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So this should mean that you can know the exact position and momentum of a particle in a system, if you measure it. (1) A particle state with exact position and exact momentum doesn't exist. (2) A particle state with exact position or exact momentum doesn't exist. (3) One couldn't in principle measure exact position or exact momentum since our ...


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It is correct that the uncertainty principle is not a statement about experimental precision as such. It is incorrect, however, to state that you can know position and momentum of a quantum system exactly, because it presupposes such a thing as "exact position" or "exact momentum" exists. It doesn't, and especially not simultaneously. Any two observables ...


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I define the set of projectors $P_{a} = |a\rangle\langle a|$, what is the physical observable (like 'mopentum') that I need to measure to perform the operation? Even if you have some projections, even if they are each self adjoint, and even if they are mutually orthogonal and their range spans the whole space they still don't linearly combine into a ...


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I think it is important to note that the wavefunction of quantum mechanics is not a field like the electric or magnetic field. It assigns complex numbers to configurations. So it is a function where the domain of the function is not space or even spacetime. So there is not a value of the field at a point in spacetime, so there isn't a thing to curve it. ...


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Unfortunately, that question's answer depends on the theory of quantum gravity that you chose. But roughly here is the situation : If you take a classical spacetime and quantum matter fields ($G_{\mu\nu} = \langle T_{\mu\nu} \rangle_\omega$), also known as semiclassical gravity, then the stress energy tensor varies with the measurement. The standard ...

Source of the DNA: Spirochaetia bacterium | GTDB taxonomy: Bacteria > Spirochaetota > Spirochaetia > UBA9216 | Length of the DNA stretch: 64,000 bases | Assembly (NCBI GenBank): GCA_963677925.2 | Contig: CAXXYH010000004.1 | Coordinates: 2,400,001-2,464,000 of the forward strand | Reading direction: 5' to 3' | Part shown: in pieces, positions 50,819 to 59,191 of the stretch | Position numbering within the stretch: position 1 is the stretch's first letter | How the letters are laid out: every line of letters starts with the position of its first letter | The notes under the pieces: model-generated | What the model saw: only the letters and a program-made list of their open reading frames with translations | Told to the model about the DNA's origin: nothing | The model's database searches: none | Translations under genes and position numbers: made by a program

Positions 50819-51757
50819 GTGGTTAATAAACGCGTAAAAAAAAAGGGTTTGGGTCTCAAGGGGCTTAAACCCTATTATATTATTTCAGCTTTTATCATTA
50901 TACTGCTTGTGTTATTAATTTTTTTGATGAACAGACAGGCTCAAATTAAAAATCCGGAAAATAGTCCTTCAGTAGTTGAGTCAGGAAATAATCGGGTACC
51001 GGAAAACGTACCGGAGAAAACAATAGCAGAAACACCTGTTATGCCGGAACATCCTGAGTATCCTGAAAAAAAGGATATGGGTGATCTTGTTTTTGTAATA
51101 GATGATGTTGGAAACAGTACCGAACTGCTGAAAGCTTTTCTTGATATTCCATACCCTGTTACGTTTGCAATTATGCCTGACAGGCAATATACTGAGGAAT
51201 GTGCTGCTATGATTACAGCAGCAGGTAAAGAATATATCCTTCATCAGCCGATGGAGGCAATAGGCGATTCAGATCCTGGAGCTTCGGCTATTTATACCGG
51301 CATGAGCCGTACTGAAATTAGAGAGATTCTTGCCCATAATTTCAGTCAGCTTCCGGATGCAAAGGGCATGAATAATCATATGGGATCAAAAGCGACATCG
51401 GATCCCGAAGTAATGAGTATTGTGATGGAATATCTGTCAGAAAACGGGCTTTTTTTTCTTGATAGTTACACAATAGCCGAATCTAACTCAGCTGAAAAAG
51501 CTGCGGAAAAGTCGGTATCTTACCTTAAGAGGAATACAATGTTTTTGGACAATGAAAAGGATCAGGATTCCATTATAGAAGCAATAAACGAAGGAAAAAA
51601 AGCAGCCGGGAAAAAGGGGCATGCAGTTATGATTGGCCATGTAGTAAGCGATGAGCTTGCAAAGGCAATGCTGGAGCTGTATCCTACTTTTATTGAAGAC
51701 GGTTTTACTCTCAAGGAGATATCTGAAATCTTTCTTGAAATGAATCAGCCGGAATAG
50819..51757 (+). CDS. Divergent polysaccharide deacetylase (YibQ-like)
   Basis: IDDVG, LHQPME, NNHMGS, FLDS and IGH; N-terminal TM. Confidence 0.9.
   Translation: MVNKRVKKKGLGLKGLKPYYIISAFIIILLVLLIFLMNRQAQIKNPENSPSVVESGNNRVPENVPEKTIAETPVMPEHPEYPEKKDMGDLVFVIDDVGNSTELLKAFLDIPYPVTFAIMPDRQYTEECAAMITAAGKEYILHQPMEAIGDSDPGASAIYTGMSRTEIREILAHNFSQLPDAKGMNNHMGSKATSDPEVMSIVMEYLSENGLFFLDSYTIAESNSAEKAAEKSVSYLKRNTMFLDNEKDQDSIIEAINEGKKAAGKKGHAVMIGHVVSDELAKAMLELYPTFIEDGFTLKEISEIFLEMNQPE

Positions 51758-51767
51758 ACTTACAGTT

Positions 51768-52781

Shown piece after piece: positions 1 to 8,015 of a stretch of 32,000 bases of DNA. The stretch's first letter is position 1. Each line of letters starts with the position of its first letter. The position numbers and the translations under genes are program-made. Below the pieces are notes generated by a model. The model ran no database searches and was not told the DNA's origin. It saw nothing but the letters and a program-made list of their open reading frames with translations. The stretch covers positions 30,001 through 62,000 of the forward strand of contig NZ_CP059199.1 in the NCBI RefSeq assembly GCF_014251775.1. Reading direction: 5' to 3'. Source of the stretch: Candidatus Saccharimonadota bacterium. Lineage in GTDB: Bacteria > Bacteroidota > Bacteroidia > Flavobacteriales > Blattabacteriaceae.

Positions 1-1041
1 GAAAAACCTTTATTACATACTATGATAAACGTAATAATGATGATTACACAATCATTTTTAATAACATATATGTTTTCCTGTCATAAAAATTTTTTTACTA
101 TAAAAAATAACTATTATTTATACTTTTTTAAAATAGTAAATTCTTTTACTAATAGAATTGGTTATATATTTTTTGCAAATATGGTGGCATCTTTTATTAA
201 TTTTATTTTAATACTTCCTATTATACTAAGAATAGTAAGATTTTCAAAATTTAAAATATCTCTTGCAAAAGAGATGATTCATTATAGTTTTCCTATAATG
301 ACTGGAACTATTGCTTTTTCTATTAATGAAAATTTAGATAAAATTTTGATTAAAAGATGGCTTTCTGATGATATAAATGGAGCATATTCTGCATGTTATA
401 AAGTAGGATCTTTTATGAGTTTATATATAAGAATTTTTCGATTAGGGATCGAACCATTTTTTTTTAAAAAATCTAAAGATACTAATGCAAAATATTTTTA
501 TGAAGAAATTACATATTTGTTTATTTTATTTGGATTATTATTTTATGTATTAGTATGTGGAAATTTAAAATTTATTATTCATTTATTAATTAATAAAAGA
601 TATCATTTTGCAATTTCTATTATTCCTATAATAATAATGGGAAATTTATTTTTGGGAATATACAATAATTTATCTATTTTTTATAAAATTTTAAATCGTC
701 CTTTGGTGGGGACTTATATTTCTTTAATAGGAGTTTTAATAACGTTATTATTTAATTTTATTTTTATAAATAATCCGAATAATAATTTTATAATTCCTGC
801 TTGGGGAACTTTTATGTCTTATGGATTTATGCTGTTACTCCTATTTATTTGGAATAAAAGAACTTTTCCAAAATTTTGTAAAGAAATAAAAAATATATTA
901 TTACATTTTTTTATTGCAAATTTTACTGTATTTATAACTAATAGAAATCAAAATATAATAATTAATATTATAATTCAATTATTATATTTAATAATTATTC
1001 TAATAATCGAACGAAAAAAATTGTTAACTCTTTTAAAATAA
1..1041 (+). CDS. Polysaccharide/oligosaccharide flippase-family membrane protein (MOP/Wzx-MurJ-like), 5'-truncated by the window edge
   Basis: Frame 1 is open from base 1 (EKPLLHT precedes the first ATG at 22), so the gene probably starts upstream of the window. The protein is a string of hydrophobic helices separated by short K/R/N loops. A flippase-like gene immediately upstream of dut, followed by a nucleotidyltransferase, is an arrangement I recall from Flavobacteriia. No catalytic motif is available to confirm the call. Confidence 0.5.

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It sounds to me like you're asking about "Quantum Bayesianism", or "QBism" as it's called by David Mermin, one of its principal proponents, e.g., http://arxiv.org/abs/1311.5253 Or you can google those two terms in quotes for lots more references. Is that what you're talking about? And do their interpretations answer your questions?


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What [is] a measurement [...] in the MWI? A Stern-Gerlach (SG) device has an incoming beam be split by the Schrödinger equation (applied to the actual experimental setup) into two beams, one going left and one going right. This is not the the measurement, this can be undone; and you can tell whether or not has been undone. Specifically, when a series ...


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Let me try to use a programming analogy. A quantum mechanical object is like a class. It has certain attributes, which would be physical attributes, e.g. position, momentum. It also has certain methods, which are physical operations that can change or modify the object or modify the environment using the object. In physical terms these are the unitary ...


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It is worse than lazy evaluation. Haskell I can treat a lazy value as if it were already there and manipulate it as such. In quantum mechanics you can't do that. What you have is something that tells you the relative frequency of getting lots of results for different interactions if you did one of the various interaction first. And you can't do them ...


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You speak of the measurement problem, which as yet has no widely accepted resolution. But a pure quantum state after a measurement is in exactly the same kind of entity as it was before the measurement, namely a new pure quantum state. It's simply that the measurement forces (by whatever as yet less than fully understood mechanism that resolves the ...


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In CHSH we can explain why quantum violate the inequality but it tells nothing about nonlocality : The operator S=AB-AB'+A'B'+A'B The measurement process in Copenhagen is used : the wavefunction collapses in an eigenstate of A remeasuring A will give the same result noted a The same for A' noted result a' Then a strange thing happens for the B side the ...


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Consider a molecule of oxygen in a balloon. You know that at nonzero temperature all those molecules are bouncing around in all directions. Of course, the mass of air doesn't have any net motion in any direction. Indeed, the average velocity of each molecule is zero: $$\langle v \rangle = 0 \, .$$ Of course, the average energy of any particular molecule is ...